Boom generation

Christopher Cozier on Dean Arlen’s Cape Town Chronicles

We Are Forced to Speak to Kings Because of Their Guns, by Dean Arlen

We Are Forced to Speak to Kings Because of their Guns (2006), by Dean Arlen; mixed media, 85 x 108 cm. Image courtesy the artist

Dean Arlen visited my studio with a series of poster-size digital printouts on vinyl. He dropped a thick roll of them onto the floor, saying, “Hey, Chris, check dis . . . What you think?” Was he asking about the scale, the quantity, the imagery, or just the gesture of unloading all that “stuff” mentally and physically? There was little to say at that point. We began to look through the printouts one by one. It was like looking through a collection of maps that narrated locations not actual or known but felt.

Placed before me were enlargements of mixed-media collages and markings from the pages from his personal notebooks, produced while he was in Cape Town. Arlen had joined the list of Trinidadian artists who have produced bodies of work in and about places like southern Africa. These works have embarked on a new axis of comparative investigations between us and other southern locations, and what some have called “postcolonial” cultural experiences.

In these enlarged notes, the artist juggles a range of associative devices, whereby coloured shapes, expressive marks, images rendered and collaged, as well as texts, operate within the same symbolic field. It becomes clear that expressive desire and symbolic arrangement are improvisational; so pictorial or compositional resolve is not a burden or an aspiration. One might speculate that it appears to have been deferred, as it may imply or threaten to enforce a false sense of knowing and a sense of conventional order, as if all is well in the world. This work does not offer consolation.

Shabeens/Girls/Men (Township Friday), by Dean Arlen

Shabeens/Girls/Men (Township Friday) (2006), by Dean Arlen; mixed media, 86 x 108 cm. Image courtesy the artist

An image that sticks in my mind is of a stark condominium-like courtyard space with lawns and anthropomorphic characterisations. Who are these people? Are they the new global consumers of suburban comforts? They are not faux Egyptian representations, or the usual ancestral indicators, or even the carnivalesque. They express discomfort, and are more reminiscent of a scene from a 1930s surrealist film. In Arlen’s world, these characters move between the suburban sprawl of cities like Cape Town and west and east Port of Spain. On the surface, they may appear united by their economic prowess in occupying such spaces, but they seem alarming and distorted to us, and perhaps even to each other. Arlen often expresses a conflicted relationship to suburbia, and even a romantic reading of the rural:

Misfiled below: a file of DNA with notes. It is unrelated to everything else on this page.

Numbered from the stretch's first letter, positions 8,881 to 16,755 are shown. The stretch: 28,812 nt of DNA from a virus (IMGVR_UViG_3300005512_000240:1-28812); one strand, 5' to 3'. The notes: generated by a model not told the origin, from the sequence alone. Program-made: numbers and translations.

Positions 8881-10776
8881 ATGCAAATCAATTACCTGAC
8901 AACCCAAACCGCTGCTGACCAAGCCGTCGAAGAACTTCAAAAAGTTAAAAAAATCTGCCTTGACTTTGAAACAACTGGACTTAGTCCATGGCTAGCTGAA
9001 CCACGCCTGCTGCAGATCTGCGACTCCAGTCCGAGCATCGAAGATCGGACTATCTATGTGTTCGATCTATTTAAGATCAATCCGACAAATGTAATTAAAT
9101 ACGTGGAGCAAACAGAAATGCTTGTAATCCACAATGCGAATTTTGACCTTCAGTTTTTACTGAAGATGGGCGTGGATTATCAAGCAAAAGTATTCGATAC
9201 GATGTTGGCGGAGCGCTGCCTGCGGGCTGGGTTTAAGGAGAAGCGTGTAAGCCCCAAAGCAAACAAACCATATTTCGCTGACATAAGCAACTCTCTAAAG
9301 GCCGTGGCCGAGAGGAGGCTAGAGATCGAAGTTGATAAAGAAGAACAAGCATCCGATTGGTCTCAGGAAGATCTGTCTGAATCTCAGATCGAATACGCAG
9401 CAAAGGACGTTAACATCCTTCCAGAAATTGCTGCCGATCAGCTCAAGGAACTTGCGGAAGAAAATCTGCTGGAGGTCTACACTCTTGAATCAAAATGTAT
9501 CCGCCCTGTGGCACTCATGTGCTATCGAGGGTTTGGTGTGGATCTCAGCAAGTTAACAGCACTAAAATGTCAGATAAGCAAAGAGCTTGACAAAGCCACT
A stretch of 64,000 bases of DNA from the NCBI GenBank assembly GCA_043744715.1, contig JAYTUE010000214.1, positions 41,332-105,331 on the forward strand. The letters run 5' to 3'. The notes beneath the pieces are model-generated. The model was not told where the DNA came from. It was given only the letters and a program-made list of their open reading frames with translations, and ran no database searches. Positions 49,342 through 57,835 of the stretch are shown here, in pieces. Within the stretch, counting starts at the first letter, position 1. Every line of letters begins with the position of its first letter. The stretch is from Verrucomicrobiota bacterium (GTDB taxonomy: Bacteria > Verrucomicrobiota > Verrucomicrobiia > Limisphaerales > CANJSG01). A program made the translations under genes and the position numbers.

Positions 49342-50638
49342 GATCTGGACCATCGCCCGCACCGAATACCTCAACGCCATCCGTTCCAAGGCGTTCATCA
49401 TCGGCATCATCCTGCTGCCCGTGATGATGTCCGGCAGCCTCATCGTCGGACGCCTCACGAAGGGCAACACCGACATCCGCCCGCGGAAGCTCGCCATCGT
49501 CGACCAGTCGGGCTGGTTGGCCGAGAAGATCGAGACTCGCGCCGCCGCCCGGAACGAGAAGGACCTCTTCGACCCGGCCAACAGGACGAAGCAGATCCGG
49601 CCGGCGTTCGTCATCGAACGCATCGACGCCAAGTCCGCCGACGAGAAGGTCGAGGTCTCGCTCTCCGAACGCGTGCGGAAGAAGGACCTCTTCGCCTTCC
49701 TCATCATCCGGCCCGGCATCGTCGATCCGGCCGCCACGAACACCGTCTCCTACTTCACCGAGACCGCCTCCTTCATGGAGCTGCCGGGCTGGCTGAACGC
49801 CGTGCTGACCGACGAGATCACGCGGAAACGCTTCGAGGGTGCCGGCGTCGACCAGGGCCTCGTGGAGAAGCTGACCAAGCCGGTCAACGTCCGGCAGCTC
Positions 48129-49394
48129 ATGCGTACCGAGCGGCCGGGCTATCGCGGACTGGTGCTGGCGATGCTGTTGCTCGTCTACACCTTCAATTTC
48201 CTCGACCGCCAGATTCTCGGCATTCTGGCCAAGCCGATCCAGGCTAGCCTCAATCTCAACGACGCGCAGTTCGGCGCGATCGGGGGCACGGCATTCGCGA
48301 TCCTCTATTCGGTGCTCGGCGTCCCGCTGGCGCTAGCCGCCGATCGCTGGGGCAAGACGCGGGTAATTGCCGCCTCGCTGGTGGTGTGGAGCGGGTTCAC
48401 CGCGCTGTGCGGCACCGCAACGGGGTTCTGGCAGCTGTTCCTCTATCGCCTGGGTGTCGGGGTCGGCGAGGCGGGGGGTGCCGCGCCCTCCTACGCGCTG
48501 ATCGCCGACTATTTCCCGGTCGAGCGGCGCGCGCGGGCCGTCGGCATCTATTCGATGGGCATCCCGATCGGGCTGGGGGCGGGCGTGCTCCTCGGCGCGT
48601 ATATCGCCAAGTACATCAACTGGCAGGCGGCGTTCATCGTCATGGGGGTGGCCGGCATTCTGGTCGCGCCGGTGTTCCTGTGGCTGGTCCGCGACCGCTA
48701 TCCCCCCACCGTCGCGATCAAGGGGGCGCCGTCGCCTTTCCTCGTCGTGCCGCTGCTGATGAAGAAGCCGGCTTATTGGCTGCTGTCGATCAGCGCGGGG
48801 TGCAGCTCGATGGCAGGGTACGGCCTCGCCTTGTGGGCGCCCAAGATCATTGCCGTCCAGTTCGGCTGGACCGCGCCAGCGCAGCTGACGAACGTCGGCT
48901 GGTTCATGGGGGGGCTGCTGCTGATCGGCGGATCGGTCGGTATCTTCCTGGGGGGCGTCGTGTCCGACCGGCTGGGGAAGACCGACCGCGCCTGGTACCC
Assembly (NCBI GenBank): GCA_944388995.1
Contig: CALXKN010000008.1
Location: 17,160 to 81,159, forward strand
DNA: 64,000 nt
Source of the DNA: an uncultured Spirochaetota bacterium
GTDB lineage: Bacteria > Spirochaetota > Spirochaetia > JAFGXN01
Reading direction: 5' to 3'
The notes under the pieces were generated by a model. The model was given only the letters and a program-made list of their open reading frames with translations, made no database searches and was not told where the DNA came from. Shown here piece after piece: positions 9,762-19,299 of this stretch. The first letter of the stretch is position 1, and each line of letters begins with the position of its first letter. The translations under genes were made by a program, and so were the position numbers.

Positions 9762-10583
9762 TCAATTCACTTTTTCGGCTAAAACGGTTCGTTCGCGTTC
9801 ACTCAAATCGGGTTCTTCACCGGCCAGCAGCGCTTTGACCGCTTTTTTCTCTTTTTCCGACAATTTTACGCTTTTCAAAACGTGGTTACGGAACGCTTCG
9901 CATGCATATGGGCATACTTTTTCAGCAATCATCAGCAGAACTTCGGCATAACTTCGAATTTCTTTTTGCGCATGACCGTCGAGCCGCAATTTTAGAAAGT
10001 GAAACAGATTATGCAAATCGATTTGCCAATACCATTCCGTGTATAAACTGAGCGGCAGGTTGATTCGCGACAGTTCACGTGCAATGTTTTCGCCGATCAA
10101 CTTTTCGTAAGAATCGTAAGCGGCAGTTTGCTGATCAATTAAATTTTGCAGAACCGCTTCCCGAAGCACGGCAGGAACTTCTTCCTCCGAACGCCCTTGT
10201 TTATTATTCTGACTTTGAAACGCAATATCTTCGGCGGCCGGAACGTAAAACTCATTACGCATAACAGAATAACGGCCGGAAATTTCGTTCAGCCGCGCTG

Suburbia for me is a middle class-ness, and represents all that is wrong with our country . . . tasteless and copycattish, as opposed to the ruralism which generates culture.

Perhaps it may be useful to see all of this as a metaphor for the pressures to secure respectability through being an efficient and fastidious consumer, which is now being advertised as a new form of cultural production. As an artist, Arlen looks to the opposing proposal, that of being a producer or innovator in the traditional or national “culturalist” narrative. It is obvious that these categorisations are polemic, as the artist is working within the popular modes of graffiti and seeking its directness and immediacy.

Arlen sees himself, then, as betrayed by these expectations, or trapped within a new space — perhaps one that became more widely possible in the post-independence era? There is a sense of homelessness, of discomfort and conflict, but the suburb is the only space Arlen knows. So what is he to make of this new landscape of success? It is with these same eyes that he navigates South Africa.

D Marginalisation of Dominance, by Dean Arlen

D Marginalisation of Dominance (2006), by Dean Arlen; mixed media, 87 x 108 cm. Image courtesy the artist

Arlen’s system of signs aspires to convey the customary wit and irreverence of graffiti. A character in a Mickey Mouse hat, smoking a long pipe, is placed next to the words “Zuma is a Mama” (Jacob Zuma, deputy president of the African National Congress and former deputy president of the Republic of South Africa, was at that time charged with rape and corruption while in office. He was later freed on both charges). In another work with a screaming gargantuan figure, we see the words “speak to the King and Queen (they) have no guns”. A Basquiat-like crown (via the logo of the Visual Arts Environment, the experimental independent study programme founded by Trinidadian artists Edward Bowen and Steve Ouditt) sits on the head of another bloated figure with its back to the viewer. Ranks of little generic house shapes symbolise government-provided housing developments and imply the discomfort of the economically displaced, who also face new, unfamiliar social relations and environments. Bottles in rows may imply wanton consumer excess and self-indulgence. One text says “for prick call 212”; another says “acid rain and aspirin.” We see a tractor moving trees and a hillside.

Although they sit randomly on expressive fields of modulated and direct colour application, you cannot escape the ideological construction of these spaces and their inhabitants in Arlen’s work. The women are reduced to conventional, anxious male diagrams, and the men similarly. Whether they are emasculated or dissected, these diagrams seem to map out gender relations and representations in a highly reactive manner. Perhaps the artist is speaking with many voices apart from those of his own immediate circumstances, but also from the heightened awareness of being placed in another social context?